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Administrative Law
University of Pennsylvania School of Law
Coglianese, Cary

 
Administrative Law, Prof. Coglianese (Fall 2014)
 
Introduction
 
·         Administrative Law
o   Principal-agent theory
§  Principal: Person on whose behalf an agency operates
§  Agent: Actor who makes decisions about principal
o   Principle mechanisms for addressing problems
§  Delineating
·         Cabin the bonds of relationship and delegation
§  Sharing
·         Give consent and share. Principal will act in best interest
§  Monitoring
·         Oversee activity
§  Reversibility
·         Take back delegation
§  Control discretion
o   Public choice
§  Legislators are interested in getting reelected
o   Public interest
§  Agencies’ expertise and importance of promoting public welfare
·         Sources of administrative law
o   Constitutional law
o   Separation of powers
o   Due process concerns
o   Statutes
o   APA
o   Substantive and organic statutes
o   Agency’s own procedures
o   Executive orders
o   Judge-made “common law”
Regulation
·         Legal directives issued by governmental bodies
·         Good government concerns
o   Regulatory capture
§  Concern that agency will regulate its duties in a way that favors discrete set of private interests over and above the interests of the public
§  The concern is that government regulators become controlled by the targets.
·         Justifications for Administrative Regulations
o   Two answers
§  (1) Positive: How things actually are
§  (2) Normative: How things should be
o   Types of Market failures (basis for regulation under the public interest model)
§  (1) Need to correct for externalities
·         Price of product does not reflect costs that production and use impose on society
·         Coasean theory: Efficient result would come about if the parties were able to bargain with each other
§  (2) Collective action problems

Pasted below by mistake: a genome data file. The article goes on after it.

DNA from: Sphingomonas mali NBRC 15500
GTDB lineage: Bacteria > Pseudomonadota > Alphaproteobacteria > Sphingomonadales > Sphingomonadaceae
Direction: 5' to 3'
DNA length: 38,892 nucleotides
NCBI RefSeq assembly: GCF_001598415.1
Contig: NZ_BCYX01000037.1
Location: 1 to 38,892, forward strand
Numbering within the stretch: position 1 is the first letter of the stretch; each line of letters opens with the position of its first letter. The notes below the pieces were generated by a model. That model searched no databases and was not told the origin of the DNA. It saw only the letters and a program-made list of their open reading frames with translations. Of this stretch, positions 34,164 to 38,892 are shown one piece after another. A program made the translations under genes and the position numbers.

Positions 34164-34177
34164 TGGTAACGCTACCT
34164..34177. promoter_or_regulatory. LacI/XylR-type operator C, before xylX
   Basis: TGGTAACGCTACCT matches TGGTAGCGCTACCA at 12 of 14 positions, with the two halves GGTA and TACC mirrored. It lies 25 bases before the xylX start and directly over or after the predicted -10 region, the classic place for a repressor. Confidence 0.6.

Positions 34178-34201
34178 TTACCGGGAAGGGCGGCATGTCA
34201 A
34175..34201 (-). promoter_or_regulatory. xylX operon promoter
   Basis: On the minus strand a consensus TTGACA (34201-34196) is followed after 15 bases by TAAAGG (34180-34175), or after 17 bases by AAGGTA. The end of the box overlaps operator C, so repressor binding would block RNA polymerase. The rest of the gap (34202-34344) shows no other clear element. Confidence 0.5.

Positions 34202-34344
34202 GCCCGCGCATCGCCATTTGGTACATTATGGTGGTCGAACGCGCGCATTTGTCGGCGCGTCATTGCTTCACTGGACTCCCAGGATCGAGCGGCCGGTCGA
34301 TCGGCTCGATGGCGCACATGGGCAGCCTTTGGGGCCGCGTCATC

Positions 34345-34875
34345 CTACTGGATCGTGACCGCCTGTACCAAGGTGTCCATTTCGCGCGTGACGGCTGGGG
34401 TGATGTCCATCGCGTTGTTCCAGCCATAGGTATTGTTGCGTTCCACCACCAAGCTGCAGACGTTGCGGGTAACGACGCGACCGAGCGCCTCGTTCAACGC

·         Individually rationale private behavior will produce collective or public harm
·         Individuals create problems that might be avoided if they ensure mutual cooperation
·         Regulation can be a form of mutual cooperation to provide a public good that the market will not
·         Markets are poor at producing public goods for 2 reasons
o   (1) Transaction costs: too difficult to negotiate cooperation
o   (2) “Free-rider” problem: people receive free benefit
·         Examples: Public goods, nonrivalrous competition and nonexcludability. i.e. national defense, clean air/water, scenic parkland,
§  (3) Information asymmetries: Need to compensate for inadequate information
·         People need information to evaluate products if the market is going to work well
·         Consumers have an interest in obtaining information
·         People face cognitive and motivational problems processing information
o   Cognitive: People think events are more likely when and if an example can come to mind
o   Motivational: People can be too optimistic and wishful
§  (4) The need to control monopoly
·         Key rationale for regulation of prices and profits rests on need to control exercise of economic power
·         For economists, natural monopoly exists when average costs of production decline with increased output
o   Less accepted economic arguments